Bridging cultures: How translation services enhance global marketing strategies
- Bridging cultures: How translation services enhance global marketing strategies
If you want to reach a wider audience, your global marketing strategy needs to include translation. It’s the only way to connect with an audience beyond your limited domestic one. Done well, translating your marketing can help you reach vast new swathes of customers. You’ll achieve a much greater, global market share. Realise greater sales. And thus, greater profits. But it’s crucial to recognise that it’s not just a different language that your new audience speaks. They have a different culture. Different beliefs. Different traditions and customs. This means the messaging and positioning you use at home are almost certain not to work elsewhere. So you need to adapt. Specialist marketing translation is the tool you use to do it. Here is everything you need to know:
The importance of translation in global marketing
Effective communication in any language is about listening as much as it is speaking. Trying to reach a global audience without understanding it simply wastes your marketing spend.
Imagine marketing that makes a reference to a non-local landmark. Think of connotations that are off-brand or offensive. Or an appeal to a habit that local people don’t have or understand.
Advertising like this won’t make sense to your new audience. It will not inspire them to buy from you. Only with local cultural understanding and adaptation of your message can you:
- Leverage local culture, not misunderstand it
- Build consumer trust, not squander it
- Comply with local regulations, not fall afoul of them
This calls for a different kind of translation service. Marketing translation services are designed to understand and bridge cultures in order to sell.
Understanding cultural sensitivity in translation
Cultural sensitivity is all about understanding the differences between someone else’s culture and your own. The goal is often to ensure no one is offended.
When the same principle is applied to translation though – especially marketing translation – ensuring potential customers aren’t offended is the bare minimum goal.
Without local cultural knowledge, this is easily done. Some words have cultural connotations attached. There can be hidden meanings that an outsider might not recognise. For example:
- “Bensi” seems like a nice, appropriate adaptation of the Mercedes-Benz brand for China. The company certainly thought so. Unfortunately, it also means “rush to die”.
- “Pinto” is a perfectly acceptable name for a car… unless you speak Brazilian Portuguese, where it’s a slang term with unfortunate connotations.
- “Cue” appeared to be a fine French product name for Colgate toothpaste. Until a local source pointed out that it’s also the name of a famous pornographic magazine.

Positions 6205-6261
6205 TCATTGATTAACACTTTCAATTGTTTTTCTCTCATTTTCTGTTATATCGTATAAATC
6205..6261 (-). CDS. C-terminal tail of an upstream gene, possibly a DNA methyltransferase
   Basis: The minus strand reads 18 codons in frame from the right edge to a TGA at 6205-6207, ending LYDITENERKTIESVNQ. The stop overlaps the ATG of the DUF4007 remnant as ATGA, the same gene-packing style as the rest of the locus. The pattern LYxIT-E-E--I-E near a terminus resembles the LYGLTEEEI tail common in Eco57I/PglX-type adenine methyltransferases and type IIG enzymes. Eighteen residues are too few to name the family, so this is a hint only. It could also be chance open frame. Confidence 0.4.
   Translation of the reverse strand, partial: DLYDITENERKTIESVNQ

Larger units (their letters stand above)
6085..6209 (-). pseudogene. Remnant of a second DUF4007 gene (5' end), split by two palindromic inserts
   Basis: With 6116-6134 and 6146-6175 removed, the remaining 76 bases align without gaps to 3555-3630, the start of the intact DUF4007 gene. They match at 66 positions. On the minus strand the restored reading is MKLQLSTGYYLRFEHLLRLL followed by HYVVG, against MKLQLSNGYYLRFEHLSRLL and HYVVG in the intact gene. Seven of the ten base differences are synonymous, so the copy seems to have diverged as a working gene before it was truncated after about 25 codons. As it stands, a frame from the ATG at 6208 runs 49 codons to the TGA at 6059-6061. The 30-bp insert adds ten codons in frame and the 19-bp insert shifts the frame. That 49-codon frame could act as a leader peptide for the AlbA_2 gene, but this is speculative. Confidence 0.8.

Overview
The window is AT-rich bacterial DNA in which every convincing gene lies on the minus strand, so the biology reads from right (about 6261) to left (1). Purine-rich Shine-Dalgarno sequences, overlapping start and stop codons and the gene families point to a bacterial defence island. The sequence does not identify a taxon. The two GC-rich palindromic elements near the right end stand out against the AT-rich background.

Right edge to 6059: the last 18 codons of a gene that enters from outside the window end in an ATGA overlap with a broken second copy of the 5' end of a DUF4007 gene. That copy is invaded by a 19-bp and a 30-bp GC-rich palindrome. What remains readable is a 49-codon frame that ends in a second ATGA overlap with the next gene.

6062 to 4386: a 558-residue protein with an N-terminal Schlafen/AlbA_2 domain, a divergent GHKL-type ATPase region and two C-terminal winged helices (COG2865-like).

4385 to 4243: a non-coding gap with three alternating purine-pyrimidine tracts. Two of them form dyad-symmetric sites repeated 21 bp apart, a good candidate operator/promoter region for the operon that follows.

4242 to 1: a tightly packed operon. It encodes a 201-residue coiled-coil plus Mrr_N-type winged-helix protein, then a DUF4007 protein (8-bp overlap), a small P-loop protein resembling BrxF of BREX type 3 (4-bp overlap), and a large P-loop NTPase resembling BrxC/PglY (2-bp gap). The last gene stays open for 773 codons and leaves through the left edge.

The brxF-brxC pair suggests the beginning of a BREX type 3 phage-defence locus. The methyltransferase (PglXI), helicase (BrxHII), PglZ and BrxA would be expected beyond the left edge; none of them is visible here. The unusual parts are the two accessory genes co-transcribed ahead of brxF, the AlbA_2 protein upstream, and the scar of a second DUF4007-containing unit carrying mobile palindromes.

Avoiding costly mistakes is good. But the gold standard for marketing translation is to adapt your campaign for your new audience so completely that it does far more than “not offend”.
Instead, your marketing is natural. It appeals. Some brands have succeeded at this remarkably well.
Case studies of successful translation in marketing
There are huge numbers of examples of businesses that got lazy when it came to translating their marketing for other cultures. KFC and HSBC had famous clangers that cost them millions.
Some companies do better though. Here are two examples of what successful translation in marketing looks like:
McDonald’s is a global brand because it is very, very good at adapting what it offers to different markets. You only need to look at the McPaneer and its other vegetarian offerings in India.
You can also see how it has adapted its famous “I’m Lovin’ it” slogan around the world.
Take the Chinese market, for instance. Here, the word “love” has, perhaps, more intensity attached to it? A deeper meaning that’s not appropriate for a fast food commercial?
It’s difficult to qualify. But it’s a cultural difference that would, at best, put off a potential Chinese audience from using the brand.
McDonald’s used expert transcreation to reproduce “I’m Lovin’ It” as 我就喜欢, roughly equivalent to “I like it no matter what you say”.
Being a communication app, Slack knows the importance of understanding how people in different cultures talk to one another.
The company has localised its app into 11 languages. It’s done this well. Any user will see not only their local language but also culturally appropriate reference points, idioms, and more.
Slack’s approach to global marketing is just as smart and localised. Compare their marketing for global and Japanese markets, for example. You’ll see differences in imagery as well as different emphasis on the specific ways their product is used in different regions.
Localisation, transcreation, and translation – understanding the differences
Marketing translation. Localisation. Transcreation. These are terms that are used in conjunction with one another. Sometimes, they’re wrongly used in place of one another.
But in translation, each conveys a different idea and approach. In your global marketing strategy, you might make use of just one. Or all three together at various points.
Here’s a brief jargon explainer on the key differences:
- Marketing translation – adapts your marketing copy into a new language with relatively minor changes to conform to your target language and culture.
- Localisation – any or all parts of your marketing (including everything from images to word choice to channels) are changed to a greater or lesser extent to appeal to a new market.
- Transcreation – any or all parts of your marketing can either be drastically adapted or entirely reimagined by professional copywriters to have the greatest impact on your new target audience.
Do I need marketing translation, localisation, or transcreation?
If you’re not a translation specialist, this can feel like a matter of degree. Or possibly a sliding scale of quality.
It’s not though. There isn’t a direct line between translation approach and quality of result. In short, transcreation isn’t always better.